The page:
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Recently, Rob and I drove down to San Diego and went back to college – Beefeater Gin College, that is! We sat through tests, lectures and tastings at the lovely Park & Rec, but unlike “regular” college, we were rewarded with an array of delicious cocktails at the end of the day. Like good students, we took a few pages of notes while we learned about everything that goes into making gin – Beefeater, in particular, but not limited to that brand – and how to enjoy it.
1. Only 5 people work at the London distillery, producing all Beefeater gin. One bookkeeper, one master distiller and three still-men (the men that run and monitor the stills). Beefeater produces 2.6 million cases of gin a year.
2. Desmond Payne (above right. Sebastian Hamilton-Mudge, Beefeater’s Global Brand Ambassador is on the left), Beefeater’s master distiller, is the world’s most experienced gin distiller. He has been a master distiller for 45 years.
3. Gin is a neutral spirit flavored with or redistilled with botanicals, with juniper as the dominant botanical. There are three types of gin: Gin, Distilled Gin and London Dry Gin. Gin is a neutral spirit that is flavored with botanical extracts, while Distilled Gin is a neutral spirit that is redistilled in the presence of botanicals. London Dry Gin is a gin style where all flavors are introduced through redistillation.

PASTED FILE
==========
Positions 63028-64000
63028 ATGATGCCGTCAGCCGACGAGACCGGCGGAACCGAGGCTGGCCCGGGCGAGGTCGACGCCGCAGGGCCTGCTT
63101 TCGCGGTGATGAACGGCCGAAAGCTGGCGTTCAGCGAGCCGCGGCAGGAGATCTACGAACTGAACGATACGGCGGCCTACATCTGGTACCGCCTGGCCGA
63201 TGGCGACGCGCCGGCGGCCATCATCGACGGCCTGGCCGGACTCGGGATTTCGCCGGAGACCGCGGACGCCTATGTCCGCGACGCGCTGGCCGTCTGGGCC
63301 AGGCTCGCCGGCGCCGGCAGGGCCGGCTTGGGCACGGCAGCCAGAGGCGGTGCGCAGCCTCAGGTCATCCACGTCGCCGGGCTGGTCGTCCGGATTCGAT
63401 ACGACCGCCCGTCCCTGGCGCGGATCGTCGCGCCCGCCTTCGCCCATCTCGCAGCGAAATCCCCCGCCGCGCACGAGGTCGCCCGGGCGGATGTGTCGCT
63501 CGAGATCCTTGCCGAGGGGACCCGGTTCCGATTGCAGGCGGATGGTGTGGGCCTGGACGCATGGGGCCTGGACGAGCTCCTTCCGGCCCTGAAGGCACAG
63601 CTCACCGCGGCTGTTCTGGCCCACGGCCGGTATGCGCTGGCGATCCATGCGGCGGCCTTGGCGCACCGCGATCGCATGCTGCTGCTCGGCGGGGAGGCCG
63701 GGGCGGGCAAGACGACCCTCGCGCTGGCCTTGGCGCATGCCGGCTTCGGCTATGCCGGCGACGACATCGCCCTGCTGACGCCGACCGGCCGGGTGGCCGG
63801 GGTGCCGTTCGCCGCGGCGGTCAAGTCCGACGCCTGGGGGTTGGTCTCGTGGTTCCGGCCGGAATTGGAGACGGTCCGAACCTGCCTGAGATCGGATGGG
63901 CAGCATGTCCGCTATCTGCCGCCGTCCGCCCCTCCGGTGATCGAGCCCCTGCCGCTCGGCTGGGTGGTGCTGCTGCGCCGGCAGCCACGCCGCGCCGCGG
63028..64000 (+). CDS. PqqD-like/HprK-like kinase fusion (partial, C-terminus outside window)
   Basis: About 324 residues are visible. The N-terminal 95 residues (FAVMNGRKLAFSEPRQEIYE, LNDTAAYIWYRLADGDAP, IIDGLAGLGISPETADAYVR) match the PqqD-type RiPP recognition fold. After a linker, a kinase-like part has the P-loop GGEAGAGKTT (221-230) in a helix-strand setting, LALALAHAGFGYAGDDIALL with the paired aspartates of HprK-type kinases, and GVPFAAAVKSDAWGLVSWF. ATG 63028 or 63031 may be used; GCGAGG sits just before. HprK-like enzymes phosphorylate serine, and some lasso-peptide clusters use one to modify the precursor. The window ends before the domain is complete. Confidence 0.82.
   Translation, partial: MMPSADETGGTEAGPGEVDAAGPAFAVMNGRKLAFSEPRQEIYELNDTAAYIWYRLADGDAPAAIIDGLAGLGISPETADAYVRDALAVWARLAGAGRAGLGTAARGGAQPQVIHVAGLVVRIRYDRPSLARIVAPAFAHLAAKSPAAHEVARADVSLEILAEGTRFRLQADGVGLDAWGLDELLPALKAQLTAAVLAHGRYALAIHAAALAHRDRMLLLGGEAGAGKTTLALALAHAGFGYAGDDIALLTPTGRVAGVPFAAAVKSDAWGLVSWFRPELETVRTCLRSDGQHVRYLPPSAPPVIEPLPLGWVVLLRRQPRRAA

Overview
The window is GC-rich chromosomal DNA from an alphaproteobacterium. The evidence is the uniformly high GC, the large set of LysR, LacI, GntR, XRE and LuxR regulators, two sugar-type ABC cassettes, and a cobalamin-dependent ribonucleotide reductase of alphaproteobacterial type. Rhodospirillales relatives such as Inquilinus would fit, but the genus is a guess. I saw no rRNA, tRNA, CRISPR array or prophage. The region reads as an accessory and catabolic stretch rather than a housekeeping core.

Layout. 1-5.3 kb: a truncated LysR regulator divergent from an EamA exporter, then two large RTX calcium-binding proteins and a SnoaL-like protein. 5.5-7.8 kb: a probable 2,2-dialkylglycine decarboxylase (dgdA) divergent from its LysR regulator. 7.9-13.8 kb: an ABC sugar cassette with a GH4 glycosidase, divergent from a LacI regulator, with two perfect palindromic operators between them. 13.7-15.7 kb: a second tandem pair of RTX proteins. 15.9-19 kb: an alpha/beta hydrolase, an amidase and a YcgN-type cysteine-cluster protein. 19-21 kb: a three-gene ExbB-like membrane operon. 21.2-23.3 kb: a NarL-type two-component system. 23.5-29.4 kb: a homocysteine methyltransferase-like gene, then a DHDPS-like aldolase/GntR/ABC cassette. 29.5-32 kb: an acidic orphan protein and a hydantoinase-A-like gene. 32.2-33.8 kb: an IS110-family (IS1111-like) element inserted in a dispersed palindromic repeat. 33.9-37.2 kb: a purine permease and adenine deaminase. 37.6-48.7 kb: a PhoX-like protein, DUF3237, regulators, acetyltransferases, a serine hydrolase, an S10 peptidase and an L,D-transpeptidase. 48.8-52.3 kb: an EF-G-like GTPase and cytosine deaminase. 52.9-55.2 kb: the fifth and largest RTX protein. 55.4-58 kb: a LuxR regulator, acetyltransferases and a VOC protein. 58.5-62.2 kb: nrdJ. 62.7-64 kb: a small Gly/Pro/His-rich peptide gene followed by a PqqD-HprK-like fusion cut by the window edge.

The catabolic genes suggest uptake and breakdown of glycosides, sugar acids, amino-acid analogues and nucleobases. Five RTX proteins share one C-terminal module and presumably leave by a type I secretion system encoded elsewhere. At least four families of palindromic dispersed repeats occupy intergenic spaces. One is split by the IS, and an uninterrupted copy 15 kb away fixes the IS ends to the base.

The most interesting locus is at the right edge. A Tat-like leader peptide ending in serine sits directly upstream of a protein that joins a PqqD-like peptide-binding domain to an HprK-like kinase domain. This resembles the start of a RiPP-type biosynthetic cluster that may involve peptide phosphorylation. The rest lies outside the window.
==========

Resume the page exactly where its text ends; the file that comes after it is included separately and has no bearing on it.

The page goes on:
4. Despite the name, London Dry Gin can be made anywhere in the world. Beefeater, however, is made in London and has been since 1863.
5. Beefeater is made with nine botanicals – juniper, lemon peel, Seville orange peel, orris root, coriander seed, angelica root, angelica seed, almond and licorice.
6. All juniper is foraged, not cultivated. Payne tests over 200 samples of juniper a year to identify the right one to use in Beefeater because every batch of juniper will taste different. Beefeater uses 40-50 tons of juniper each year.
7. The Beefeater botanicals are steeped in neutral spirit for 24 hours before distillation for maximum flavor.
8. Gin is easy to make, but it is difficult to make it taste good. We were allowed to make our own test gins using some bottled botanicals. Let’s just say that we dubbed ours “near gin” because it didn’t quite make the cut.
9. The United States is the world’s biggest market for gin. Spain is second.
10. Gin and tonics do work well with lime, but they’re even better when they’re garnished with an ingredient that is used in the gin itself. Typically, this means citrus. Beefeater works well with lemon and orange slices. Hendricks, for contrast, works well with cucumber.